Killmonger makes a compelling point about Wakanda’s lack of responsibility and empathy to help people “like them” all over the world, even convincing the film’s main protagonist and hero, T’Challa (Chadwick Boseman) to open the borders of Wakanda at the end of the film. Killmonger’s desire to end racial injustice is beyond commendable, and his last words are some of the most heartbreaking in the entire MCU.
Another character in search of justified revenge, that of Helmut Zemo (Daniel Brule) is motivated to destroy the Avengers following the catastrophic events of Avengers: Age of Ultron where his family was killed due to the full-scale fight between the superhero team and Ultron in Sokovia. Zemo is first introduced in Captain America: Civil War and goes to great lengths to end the Avengers by pitting Iron Man against Captain America.
The Avengers are truly responsible for the reckless and preventable death of Zemo’s family, whether they had good intentions or not, so his reasoning why the superhero team should no longer exist is pretty hard to argue. He is making a comeback in the Disney+ series The Falcon and the Winter Soldier and even teams up with the Avengers, providing the show with some killer dance moves that are enough to redeem it as a solid hero.
If there’s one character in the entire MCU who deserves a hug, it’s definitely Wanda Maximoff, (Elizabeth Olsen) because she probably experiences more grief and pain than anyone else. His parents are killed by a missile created by Tony Stark when she is very young, she then loses her brother – the last family she has – then has to kill the other most important person in her life, Vision, with her own powers, then has to watch him die again. It’s no surprise that she’s become a villain because seriously… she’s a plot of trauma for a person to go through.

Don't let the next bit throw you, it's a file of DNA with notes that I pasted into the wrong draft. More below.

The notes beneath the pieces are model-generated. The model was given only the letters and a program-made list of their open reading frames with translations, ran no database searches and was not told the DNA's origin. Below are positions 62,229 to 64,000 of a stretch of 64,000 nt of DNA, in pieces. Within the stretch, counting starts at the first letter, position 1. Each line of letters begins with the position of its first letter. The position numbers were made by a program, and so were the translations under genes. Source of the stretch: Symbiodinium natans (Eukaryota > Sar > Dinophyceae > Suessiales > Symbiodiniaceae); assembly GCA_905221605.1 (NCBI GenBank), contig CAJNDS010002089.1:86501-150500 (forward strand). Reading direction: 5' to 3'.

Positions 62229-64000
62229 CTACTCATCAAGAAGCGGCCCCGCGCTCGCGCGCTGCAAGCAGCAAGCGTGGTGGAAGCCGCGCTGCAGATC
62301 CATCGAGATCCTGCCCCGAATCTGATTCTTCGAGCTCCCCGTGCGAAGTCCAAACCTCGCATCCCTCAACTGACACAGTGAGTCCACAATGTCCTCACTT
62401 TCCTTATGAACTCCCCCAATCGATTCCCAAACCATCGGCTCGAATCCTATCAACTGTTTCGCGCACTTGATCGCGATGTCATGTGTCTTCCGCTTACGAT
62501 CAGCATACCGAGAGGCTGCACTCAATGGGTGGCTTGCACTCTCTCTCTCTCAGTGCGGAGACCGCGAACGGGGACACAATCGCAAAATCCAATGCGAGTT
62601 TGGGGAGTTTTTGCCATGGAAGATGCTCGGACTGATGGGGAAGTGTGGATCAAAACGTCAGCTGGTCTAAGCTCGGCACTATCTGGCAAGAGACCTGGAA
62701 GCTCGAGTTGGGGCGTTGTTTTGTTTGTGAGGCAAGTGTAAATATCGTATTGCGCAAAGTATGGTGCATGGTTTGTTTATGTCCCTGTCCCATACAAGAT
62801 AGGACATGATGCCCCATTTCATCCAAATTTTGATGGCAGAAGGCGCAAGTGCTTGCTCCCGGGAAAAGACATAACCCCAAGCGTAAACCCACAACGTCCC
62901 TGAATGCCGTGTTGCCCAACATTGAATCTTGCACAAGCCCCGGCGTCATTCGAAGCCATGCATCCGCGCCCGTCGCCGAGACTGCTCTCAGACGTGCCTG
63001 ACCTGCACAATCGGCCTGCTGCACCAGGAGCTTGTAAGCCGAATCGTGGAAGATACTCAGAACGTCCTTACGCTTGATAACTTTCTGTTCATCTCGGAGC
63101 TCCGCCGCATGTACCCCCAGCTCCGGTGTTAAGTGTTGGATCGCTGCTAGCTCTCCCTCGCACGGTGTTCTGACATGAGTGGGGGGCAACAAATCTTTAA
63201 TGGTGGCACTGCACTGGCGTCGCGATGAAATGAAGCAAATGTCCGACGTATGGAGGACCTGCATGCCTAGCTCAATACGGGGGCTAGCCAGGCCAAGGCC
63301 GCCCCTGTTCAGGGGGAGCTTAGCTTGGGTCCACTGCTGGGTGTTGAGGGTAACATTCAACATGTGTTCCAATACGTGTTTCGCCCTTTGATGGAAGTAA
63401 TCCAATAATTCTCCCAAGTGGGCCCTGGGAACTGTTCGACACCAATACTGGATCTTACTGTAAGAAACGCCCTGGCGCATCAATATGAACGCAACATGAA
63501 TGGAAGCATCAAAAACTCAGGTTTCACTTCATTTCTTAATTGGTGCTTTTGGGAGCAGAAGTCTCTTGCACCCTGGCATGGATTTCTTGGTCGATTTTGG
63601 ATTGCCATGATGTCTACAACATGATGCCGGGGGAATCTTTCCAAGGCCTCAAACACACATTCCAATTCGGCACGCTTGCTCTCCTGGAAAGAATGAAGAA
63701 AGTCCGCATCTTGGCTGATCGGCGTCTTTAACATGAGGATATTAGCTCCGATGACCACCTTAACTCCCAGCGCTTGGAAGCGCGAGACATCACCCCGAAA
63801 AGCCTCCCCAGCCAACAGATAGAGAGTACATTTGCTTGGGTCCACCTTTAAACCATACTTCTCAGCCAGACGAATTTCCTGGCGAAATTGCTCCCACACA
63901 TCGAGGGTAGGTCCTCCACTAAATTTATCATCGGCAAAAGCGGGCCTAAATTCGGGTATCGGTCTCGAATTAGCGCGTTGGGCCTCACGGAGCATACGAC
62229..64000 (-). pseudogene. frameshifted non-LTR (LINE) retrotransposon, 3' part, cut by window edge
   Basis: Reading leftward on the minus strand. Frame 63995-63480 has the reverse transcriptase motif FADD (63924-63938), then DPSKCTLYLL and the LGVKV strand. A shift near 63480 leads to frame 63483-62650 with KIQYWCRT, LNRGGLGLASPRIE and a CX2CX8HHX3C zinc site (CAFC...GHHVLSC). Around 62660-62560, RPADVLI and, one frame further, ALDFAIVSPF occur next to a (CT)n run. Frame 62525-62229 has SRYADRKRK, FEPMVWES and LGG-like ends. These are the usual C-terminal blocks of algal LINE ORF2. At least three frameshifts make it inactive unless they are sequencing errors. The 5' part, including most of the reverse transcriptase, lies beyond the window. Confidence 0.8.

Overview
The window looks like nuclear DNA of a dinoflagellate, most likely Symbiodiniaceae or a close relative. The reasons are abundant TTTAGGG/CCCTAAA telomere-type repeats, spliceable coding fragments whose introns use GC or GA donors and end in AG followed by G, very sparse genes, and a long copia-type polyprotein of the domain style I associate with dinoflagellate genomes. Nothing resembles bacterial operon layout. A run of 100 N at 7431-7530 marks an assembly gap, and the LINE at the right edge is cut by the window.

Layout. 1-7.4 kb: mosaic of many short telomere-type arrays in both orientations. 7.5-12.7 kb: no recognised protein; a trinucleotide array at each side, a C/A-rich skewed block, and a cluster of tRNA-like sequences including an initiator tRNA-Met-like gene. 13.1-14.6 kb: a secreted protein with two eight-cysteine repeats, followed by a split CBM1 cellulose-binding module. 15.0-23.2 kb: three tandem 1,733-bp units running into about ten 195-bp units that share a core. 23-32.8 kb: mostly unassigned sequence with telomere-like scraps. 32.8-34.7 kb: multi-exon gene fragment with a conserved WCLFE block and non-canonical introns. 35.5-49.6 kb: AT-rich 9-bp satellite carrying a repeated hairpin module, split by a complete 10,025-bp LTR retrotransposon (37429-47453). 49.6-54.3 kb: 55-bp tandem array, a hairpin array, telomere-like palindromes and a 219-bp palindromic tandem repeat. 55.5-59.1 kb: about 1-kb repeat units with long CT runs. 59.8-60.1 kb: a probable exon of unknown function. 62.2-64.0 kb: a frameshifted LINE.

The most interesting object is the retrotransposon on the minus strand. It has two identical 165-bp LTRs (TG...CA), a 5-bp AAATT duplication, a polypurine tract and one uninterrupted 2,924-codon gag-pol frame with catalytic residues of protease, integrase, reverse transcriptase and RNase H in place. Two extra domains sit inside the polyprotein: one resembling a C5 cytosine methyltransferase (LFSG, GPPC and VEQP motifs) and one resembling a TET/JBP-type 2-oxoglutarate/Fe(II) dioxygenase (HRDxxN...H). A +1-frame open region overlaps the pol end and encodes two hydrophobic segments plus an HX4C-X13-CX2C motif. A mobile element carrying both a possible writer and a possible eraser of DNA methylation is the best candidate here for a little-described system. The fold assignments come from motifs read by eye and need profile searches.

In order to deal with this level of heavy and brutal grief, she holds an entire town hostage in a false reality that replicates the television shows that comforted her during the worst times of her life as one of the most extremes of escape. It also causes more chaos in Doctor Strange in the Multiverse of Madness and gives in to his wrath as well as incredibly powerful abilities before supposedly sacrificing himself to save the universe. She is arguably Marvel’s most tragic figure and hopefully not the last we see of her.
Denial of responsibility! newsnaveen.com is an automatic aggregator around the global media. All the content are available free on Internet. We have just arranged it in one platform for educational purpose only. In each content, the hyperlink to the primary source is specified. All trademarks belong to their rightful owners, all materials to their authors. If you are the owner of the content and do not want us to publish your materials on our website, please contact us by email – firstname.lastname@example.org. The content will be deleted within 24 hours.